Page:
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My Most Selfish Prayer

My Most Selfish Prayer

This one comes to us from Andrew Taylor-Troutman:

Dear Lord: let me die before my wife.

I’m bouncing our baby daughter on my lap as she drools on a wooden rattle. Her mom makes pancakes every Saturday morning, but the baby has only recently gotten her first taste. Our middle child, age two and a half—his big brother has taught him to emphasize—marks time by the weekly passage of pancakes, which doesn’t seem all that idolatrous to me.

My wife and I are both ordained. But she alone is the Saturday priest, the celebrator of this eucharist of flour, butter, and syrup. Her…

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Suicide, Blasphemy of the Holy Spirit, and the Irresistible Father

Suicide, Blasphemy of the Holy Spirit, and the Irresistible Father

I know that there’s already been quite a bit said about suicide on this site, but I’d like to add my own two cents, and this from the standpoint of an ordained pastor who is called to step into these situations as a representative of Jesus Christ—to actually try my best not to make the situation worse.

During my summer of clinical pastoral education (something required of most seminarians), on my second night of rounds as a newly minted hospital chaplain, I was summoned to the critical care unit. A young man had been brought in with a terminal gunshot wound…

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Theorizing, Grieving, and Feeling Scared: Grappling with Modern Discourses on Suicide

Theorizing, Grieving, and Feeling Scared: Grappling with Modern Discourses on Suicide

Very grateful for this piece by Sarah Gates. 

Almost five years ago, my father died from suicide. The violence of his death, and the suffering that preceded it, marked the tearing of a temple curtain in my life. Since then, I’ve found myself in positions I never imagined that I’d be in—traumatized by certain violent images, angered by misuse of mental illness terminology, and sitting, severely uncomfortably, on my hands as coworkers have confoundedly speculated about why suicide happens.

As high-profile suicides of seemingly happy and successful individuals continue to catch us off guard, people want to understand it and figure it…

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The Only Available Candidates for Holy Matrimony

The Only Available Candidates for Holy Matrimony

Well, it’s wedding season here in Charlottesville, VA, which is as good a time as any to share some marital non-advice from the late priest-chef-writer Robert Farrar Capon. The following excerpt is taken from his seminal work, originally published in the 60s, Bed & Board: Plain Talk About Marriage (ht AM).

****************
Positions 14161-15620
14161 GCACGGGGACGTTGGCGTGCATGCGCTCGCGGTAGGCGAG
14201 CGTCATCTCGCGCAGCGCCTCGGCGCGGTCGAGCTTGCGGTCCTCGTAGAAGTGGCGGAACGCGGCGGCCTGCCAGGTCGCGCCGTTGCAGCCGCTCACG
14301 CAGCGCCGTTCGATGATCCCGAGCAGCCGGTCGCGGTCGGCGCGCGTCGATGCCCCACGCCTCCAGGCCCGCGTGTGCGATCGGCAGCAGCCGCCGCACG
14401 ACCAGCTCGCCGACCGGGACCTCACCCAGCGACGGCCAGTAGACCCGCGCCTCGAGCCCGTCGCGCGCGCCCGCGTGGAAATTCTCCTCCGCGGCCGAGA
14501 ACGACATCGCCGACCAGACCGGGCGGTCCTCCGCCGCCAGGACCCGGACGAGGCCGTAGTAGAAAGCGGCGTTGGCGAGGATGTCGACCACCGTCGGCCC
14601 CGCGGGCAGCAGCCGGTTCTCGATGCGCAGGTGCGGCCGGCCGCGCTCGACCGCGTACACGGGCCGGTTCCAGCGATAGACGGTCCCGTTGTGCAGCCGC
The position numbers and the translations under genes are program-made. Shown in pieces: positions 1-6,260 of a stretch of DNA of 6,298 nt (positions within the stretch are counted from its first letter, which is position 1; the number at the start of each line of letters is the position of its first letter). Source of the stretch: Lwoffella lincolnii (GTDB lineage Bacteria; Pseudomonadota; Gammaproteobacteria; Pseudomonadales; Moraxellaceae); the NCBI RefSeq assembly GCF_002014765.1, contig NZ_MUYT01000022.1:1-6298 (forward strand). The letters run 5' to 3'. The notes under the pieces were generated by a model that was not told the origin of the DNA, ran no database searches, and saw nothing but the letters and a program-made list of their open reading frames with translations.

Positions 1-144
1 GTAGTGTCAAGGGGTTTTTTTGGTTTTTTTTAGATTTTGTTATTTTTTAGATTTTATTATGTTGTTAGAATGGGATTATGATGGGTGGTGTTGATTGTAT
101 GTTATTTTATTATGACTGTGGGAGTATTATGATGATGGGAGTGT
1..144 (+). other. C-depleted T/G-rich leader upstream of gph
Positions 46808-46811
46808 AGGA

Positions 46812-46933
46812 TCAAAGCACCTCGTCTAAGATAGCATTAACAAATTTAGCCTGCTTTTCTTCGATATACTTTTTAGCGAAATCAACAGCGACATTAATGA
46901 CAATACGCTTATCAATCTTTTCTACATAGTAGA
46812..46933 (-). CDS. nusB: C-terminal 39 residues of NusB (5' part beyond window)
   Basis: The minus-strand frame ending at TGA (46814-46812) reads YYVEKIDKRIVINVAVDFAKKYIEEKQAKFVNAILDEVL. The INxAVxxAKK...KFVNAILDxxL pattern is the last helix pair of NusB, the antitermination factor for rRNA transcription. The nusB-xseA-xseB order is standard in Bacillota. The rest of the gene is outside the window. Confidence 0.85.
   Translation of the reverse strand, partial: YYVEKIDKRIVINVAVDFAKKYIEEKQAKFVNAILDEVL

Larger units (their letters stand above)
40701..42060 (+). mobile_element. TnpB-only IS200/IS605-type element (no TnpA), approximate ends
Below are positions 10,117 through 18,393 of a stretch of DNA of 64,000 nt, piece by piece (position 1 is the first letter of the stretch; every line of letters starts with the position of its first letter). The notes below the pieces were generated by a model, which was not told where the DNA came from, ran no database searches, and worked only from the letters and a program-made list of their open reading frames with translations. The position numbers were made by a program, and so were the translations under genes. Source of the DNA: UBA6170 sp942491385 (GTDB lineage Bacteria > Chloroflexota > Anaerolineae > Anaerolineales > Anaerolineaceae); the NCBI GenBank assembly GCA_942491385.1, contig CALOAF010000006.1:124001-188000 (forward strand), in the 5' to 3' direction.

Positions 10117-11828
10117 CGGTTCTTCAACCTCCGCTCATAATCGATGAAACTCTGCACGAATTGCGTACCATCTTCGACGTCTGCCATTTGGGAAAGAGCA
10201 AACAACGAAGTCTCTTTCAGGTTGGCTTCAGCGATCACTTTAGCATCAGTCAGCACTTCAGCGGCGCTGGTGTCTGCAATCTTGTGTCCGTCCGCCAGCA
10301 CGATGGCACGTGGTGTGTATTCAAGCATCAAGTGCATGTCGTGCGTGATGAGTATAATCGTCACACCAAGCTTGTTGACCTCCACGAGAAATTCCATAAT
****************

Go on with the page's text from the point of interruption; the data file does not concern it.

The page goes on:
A man and a woman schooled in pride cannot simply sit down together and start caring. It takes humility to look wide-eyed at somebody else, to praise, to cherish, to honor. They will have to acquire some before they can succeed. For as long as it lasts, of course, the first…

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The Best of Us, "The Americans," Might Be Russian…

The Best of Us, “The Americans,” Might Be Russian…

What’s more important? Figuring out who we serve? Or figuring out whose we are?

True confession: I’m not moved much to action or opinion regarding our current political landscape. (This is not a political post; for that to be so, it would presuppose that I much care.) Mid-term primaries in our troubled times don’t interest me. I may or may not have cared to vote this past Tuesday here in Georgia. I deeply appreciate freedom, but it has never been my highest value. Proud of my country? Yes. Do I root for America in the World Cup and the Olympics? Absolutely!…

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Alone Together In Our Third Places

Alone Together In Our Third Places

The following was written by Rachel Gaffin.

It’s 9 o’clock on a Tuesday night. Breezy pop-punk spills out of the speaker system of the coffee shop I share with thirteen other people. All but two sit in front of laptops; most are plugged into headphones. The man across from me reads a purple tome titled Theories of Truth. We avoid eye contact.

In this silent yet soundtracked space, people politely vie for real estate near the outlets, getting up only to go to the bathroom or maybe to order a second latte. In short, the perfect place for me to write. And…